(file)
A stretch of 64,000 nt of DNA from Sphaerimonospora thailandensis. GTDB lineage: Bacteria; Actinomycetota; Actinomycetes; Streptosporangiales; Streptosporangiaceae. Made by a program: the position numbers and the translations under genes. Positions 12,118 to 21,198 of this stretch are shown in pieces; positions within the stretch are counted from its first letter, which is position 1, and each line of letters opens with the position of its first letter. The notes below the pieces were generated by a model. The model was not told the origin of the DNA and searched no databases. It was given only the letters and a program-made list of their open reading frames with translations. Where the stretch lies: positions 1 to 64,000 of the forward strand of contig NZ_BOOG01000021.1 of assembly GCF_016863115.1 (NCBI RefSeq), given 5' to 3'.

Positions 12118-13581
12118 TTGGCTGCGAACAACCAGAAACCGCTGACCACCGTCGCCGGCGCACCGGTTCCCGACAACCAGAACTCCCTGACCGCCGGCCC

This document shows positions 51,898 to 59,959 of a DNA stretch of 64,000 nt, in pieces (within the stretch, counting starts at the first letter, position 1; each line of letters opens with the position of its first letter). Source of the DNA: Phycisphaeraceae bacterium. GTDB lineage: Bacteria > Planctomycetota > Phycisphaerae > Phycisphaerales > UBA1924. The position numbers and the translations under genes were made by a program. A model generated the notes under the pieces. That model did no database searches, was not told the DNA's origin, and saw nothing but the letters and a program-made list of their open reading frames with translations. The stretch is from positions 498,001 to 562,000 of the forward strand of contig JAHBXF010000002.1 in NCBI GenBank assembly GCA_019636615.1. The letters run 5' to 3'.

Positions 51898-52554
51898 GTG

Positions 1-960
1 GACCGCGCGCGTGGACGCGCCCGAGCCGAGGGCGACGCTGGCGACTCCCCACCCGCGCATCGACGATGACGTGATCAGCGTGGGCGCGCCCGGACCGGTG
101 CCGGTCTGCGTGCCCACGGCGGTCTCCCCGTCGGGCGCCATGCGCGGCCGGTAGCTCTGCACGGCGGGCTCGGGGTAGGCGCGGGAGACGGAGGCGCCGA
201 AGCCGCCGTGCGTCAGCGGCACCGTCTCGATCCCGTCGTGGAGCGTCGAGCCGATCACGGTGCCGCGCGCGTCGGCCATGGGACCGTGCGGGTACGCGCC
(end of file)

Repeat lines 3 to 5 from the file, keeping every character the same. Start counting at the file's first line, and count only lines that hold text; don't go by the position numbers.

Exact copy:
12118 TTGGCTGCGAACAACCAGAAACCGCTGACCACCGTCGCCGGCGCACCGGTTCCCGACAACCAGAACTCCCTGACCGCCGGCCC

This document shows positions 51,898 to 59,959 of a DNA stretch of 64,000 nt, in pieces (within the stretch, counting starts at the first letter, position 1; each line of letters opens with the position of its first letter). Source of the DNA: Phycisphaeraceae bacterium. GTDB lineage: Bacteria > Planctomycetota > Phycisphaerae > Phycisphaerales > UBA1924. The position numbers and the translations under genes were made by a program. A model generated the notes under the pieces. That model did no database searches, was not told the DNA's origin, and saw nothing but the letters and a program-made list of their open reading frames with translations. The stretch is from positions 498,001 to 562,000 of the forward strand of contig JAHBXF010000002.1 in NCBI GenBank assembly GCA_019636615.1. The letters run 5' to 3'.

Positions 51898-52554